PrandtlPlane Joined Wing: Body Freedom Flutter, Limit Cycle Oscillation And Freeplay Studies

Rauno Cavallaro, Rocco Bombardieri, Luciano Demasi, Andrea Iannelli

Research output: Contribution to journalArticle (Academic Journal)peer-review

15 Citations (Scopus)


Dynamic aeroelastic behavior of a joined-wing PrandtlPlane configuration is
investigated herein. The baseline model is obtained from a configuration previously
designed by partner universities through several multidisciplinary optimizations
and ad-hoc analyses, including detailed studies on the layout of
control architecture. An equivalent structural model has then been adopted to
qualitatively retain similar aeroelastic properties.
Flutter and post-flutter regimes, including limit cycle oscillations (LCOs) are
studied. A detailed analysis of the energy transfer between fluid and structure
is carried out; the areas in which energy is extracted from the fluid are identified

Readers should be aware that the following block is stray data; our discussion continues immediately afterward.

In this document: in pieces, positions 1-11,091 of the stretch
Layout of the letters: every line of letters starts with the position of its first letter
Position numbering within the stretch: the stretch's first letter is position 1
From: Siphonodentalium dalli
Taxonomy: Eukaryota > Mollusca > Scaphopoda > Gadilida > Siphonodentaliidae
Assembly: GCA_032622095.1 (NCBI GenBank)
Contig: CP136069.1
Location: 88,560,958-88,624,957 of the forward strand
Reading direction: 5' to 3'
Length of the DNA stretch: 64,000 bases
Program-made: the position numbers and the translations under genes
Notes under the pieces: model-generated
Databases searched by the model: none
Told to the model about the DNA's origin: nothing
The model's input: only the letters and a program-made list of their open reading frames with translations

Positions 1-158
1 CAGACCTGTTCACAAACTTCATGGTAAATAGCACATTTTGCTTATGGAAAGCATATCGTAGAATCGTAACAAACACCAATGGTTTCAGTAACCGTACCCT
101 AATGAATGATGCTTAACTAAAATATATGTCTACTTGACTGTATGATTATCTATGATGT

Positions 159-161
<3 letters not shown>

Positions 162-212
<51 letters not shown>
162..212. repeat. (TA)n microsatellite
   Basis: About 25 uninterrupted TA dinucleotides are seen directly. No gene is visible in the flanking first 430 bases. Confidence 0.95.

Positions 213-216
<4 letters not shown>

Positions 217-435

to gain insights on the mechanism leading to the aeroelastic instability. Starting
from an existing design of control surfaces on the baseline configuration, freeplay
is also considered and its effects on the aeroelastic stability properties of the
joined-wing system are investigated for the first time.
Both cantilever and free flying configurations are analyzed. Fuselage inertial
effects are modeled and the aeroelastic properties are studied considering plunging
and pitching rigid body modes. For this configuration a positive interaction
between elastic and rigid body modes yields a flutter-free design (within the
range of considered airspeeds).
To understand the sensitivity of the system and gain insight, fuselage mass
and moment of inertia are selectively varied. For a fixed pitching moment of
inertia, larger fuselage mass favors body freedom flutter. When the moment of
inertia is varied, a change of critical properties is observed. For smaller values
the pitching mode becomes unstable, and coalescence is observed between pitching
and the first elastic mode. Increasing pitching inertia, the above criticality
is postponed; meanwhile, the second elastic mode becomes unstable at progressively
lower speeds. For larger inertial values “cantilever” flutter properties,
having coalescence of first and second elastic modes, are recovered.
Original languageEnglish
Pages (from-to)57-84
Number of pages28
JournalJournal of Fluids and Structures
Early online date6 Oct 2015
Publication statusPublished - Nov 2015


  • Joined wings
  • Flutter
  • Limit cycle oscillations
  • Freeplay

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